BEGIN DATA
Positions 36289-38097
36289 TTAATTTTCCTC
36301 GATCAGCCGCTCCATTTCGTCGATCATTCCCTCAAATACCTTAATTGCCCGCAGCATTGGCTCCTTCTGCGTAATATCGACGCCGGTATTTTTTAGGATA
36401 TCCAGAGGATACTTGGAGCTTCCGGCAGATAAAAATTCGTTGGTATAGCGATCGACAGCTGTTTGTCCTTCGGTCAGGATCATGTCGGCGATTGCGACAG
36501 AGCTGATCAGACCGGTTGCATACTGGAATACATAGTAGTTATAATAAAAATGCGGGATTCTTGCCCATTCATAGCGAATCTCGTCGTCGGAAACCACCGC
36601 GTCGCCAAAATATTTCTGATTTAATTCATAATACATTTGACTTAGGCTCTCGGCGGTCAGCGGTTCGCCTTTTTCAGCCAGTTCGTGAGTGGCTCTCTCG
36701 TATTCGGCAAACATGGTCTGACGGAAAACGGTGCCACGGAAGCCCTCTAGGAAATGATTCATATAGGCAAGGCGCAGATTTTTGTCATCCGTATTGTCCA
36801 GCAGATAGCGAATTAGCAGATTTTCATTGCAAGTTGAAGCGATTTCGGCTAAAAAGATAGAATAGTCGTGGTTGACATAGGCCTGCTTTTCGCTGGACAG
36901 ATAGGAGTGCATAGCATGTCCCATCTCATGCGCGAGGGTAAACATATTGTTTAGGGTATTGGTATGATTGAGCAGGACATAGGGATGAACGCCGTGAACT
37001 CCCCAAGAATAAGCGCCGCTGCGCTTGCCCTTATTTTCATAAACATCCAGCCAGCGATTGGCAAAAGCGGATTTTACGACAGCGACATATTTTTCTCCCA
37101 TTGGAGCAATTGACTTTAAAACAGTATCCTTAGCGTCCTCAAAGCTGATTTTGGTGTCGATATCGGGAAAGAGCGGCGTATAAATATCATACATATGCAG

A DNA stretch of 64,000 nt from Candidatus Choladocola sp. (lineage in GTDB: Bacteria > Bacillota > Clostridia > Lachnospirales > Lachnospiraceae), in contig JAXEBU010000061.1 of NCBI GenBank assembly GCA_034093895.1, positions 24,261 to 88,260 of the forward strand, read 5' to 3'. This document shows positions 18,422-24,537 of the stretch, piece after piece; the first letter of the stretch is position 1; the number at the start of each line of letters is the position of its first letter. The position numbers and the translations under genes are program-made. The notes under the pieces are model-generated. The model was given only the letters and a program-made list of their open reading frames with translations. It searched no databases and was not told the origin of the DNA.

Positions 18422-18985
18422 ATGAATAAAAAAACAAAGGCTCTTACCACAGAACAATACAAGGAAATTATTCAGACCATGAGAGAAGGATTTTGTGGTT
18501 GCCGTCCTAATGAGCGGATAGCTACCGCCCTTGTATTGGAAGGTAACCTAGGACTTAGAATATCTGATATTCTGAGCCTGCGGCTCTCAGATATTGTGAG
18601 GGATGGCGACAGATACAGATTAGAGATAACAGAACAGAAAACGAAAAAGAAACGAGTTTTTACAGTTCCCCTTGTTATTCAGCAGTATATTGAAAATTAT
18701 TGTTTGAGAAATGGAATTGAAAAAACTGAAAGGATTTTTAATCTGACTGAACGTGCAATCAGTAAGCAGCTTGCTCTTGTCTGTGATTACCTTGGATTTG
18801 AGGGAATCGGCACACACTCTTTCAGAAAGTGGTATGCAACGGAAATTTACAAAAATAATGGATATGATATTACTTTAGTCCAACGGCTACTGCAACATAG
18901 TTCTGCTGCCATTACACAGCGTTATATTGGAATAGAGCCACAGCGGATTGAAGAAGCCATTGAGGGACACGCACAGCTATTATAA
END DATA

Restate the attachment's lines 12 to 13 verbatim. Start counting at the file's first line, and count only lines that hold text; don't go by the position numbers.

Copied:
A DNA stretch of 64,000 nt from Candidatus Choladocola sp. (lineage in GTDB: Bacteria > Bacillota > Clostridia > Lachnospirales > Lachnospiraceae), in contig JAXEBU010000061.1 of NCBI GenBank assembly GCA_034093895.1, positions 24,261 to 88,260 of the forward strand, read 5' to 3'. This document shows positions 18,422-24,537 of the stretch, piece after piece; the first letter of the stretch is position 1; the number at the start of each line of letters is the position of its first letter. The position numbers and the translations under genes are program-made. The notes under the pieces are model-generated. The model was given only the letters and a program-made list of their open reading frames with translations. It searched no databases and was not told the origin of the DNA.

Positions 18422-18985